Wing

When I raise my wing it has no shadow.
When I turn my head no wing is there.

Night pond, silent, holds the face of the moon.
I dream of oceans. Waiting is my first language.

Have bees roused from their torpor? Is the egg
cracked? In the storm, when earth seems to verge

on collapse, I recall the shell that held me.
Slowly I learn the dimensions of ruin, the duality

of light, left, cleave. Of fall. To fly is to cast off heat,
to know all the names of air. There is no manual

to parse this light. Yet the gulls rise, the night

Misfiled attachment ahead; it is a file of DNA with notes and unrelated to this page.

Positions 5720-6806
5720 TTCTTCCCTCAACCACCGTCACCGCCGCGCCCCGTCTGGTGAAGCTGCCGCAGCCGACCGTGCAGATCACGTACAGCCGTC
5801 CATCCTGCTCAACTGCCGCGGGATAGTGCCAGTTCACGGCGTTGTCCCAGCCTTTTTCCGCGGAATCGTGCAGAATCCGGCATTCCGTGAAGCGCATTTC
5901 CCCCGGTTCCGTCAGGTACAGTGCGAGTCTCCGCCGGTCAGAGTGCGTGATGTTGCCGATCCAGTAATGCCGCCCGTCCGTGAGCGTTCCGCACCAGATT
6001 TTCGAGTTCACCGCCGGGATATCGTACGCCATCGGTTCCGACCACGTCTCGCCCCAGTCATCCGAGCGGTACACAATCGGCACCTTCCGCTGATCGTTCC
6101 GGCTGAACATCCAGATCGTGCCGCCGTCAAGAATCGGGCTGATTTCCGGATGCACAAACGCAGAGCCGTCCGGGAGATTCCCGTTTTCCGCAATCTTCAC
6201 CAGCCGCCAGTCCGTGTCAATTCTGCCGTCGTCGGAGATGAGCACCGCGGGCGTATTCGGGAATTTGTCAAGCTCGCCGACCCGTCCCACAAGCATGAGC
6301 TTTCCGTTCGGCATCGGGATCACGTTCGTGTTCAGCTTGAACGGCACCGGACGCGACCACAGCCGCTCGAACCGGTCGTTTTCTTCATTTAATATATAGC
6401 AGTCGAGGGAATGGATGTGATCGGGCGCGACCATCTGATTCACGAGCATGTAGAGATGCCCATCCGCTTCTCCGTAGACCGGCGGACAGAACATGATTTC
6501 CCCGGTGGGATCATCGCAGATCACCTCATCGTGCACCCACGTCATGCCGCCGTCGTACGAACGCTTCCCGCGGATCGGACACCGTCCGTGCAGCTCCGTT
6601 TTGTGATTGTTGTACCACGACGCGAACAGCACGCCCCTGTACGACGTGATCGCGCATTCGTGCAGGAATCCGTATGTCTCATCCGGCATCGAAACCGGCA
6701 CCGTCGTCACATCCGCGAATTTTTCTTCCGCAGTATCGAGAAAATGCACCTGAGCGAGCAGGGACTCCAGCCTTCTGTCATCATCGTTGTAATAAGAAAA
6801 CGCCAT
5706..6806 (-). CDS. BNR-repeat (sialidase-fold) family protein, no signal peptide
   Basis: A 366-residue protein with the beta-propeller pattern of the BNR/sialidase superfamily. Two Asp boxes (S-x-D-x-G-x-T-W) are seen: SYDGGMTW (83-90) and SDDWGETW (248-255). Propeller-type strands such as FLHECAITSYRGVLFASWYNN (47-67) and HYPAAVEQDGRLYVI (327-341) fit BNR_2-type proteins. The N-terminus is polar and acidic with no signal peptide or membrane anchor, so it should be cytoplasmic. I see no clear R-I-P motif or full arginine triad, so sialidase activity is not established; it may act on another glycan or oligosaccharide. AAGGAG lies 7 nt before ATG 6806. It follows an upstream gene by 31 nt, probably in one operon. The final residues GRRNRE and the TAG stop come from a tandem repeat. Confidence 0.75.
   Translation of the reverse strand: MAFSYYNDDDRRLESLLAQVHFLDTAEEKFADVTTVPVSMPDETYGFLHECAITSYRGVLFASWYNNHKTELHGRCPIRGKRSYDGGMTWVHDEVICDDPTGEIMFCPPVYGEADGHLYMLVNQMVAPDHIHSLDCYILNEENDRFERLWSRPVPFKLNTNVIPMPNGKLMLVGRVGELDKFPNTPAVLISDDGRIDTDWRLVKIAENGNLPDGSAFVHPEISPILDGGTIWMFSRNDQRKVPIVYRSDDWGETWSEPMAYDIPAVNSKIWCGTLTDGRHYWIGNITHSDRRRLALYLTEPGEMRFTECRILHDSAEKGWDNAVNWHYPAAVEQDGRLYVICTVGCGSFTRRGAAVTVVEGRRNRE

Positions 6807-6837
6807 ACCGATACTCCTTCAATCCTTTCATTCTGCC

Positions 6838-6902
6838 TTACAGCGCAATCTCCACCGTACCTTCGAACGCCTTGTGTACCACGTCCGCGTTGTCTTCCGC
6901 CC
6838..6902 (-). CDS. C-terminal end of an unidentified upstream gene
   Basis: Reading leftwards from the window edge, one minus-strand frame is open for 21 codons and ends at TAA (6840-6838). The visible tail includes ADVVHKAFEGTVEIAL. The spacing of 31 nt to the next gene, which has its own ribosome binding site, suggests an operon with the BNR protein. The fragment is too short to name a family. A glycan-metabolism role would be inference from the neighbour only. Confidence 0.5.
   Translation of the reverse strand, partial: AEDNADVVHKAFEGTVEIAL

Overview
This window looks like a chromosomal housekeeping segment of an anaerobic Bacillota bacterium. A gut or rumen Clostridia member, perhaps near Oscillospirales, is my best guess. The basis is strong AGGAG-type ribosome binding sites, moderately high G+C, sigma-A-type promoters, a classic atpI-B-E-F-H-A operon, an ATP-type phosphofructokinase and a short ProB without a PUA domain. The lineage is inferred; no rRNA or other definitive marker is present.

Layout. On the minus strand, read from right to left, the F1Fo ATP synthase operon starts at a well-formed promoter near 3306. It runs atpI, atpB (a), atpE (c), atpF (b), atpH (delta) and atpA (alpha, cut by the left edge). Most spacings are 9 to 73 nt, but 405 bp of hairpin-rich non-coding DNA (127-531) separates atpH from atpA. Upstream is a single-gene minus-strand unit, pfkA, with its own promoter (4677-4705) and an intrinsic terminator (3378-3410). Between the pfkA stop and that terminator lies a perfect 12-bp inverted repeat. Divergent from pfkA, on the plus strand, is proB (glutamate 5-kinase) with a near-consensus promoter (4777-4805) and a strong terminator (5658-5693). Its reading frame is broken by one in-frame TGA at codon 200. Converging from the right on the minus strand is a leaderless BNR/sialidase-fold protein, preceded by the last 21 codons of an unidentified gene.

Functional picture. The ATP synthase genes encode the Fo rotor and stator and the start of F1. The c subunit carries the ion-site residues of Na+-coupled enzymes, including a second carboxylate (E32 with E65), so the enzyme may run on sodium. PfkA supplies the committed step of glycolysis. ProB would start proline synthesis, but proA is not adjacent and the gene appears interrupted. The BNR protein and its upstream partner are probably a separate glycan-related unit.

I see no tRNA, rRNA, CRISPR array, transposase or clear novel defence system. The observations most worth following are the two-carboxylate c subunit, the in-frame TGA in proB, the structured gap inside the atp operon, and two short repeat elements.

still gray on their wings, and know where they

must fly. Crows, in their turn, reel, and robins
sleep hidden until day cannot reverse its promise.

I am in awe of their certainty, their command
and grace, which I attribute to the moon

and do not recognize as hunger. I practice
the vocabulary of a brief life, never knowing

how much will be left undone. Does the tree grieve
its fallen leaves? Here a single feather, primary,

cipher of flight, story in barb and vane, in hunger,
echo, silence, in sudden shadow, lifted wing.

 

 

 

 

Artist, poet, and freelance writer, J.I. Kleinberg is a Best of the Net and Pushcart nominee. Her poetry has appeared in December, One, Diagram, Otoliths, Raven Chronicles, Psaltery & Lyre, and elsewhere. She lives in Bellingham, Washington, and posts most days at chocolateisaverb.wordpress.com and thepoetrydepartment.wordpress.com.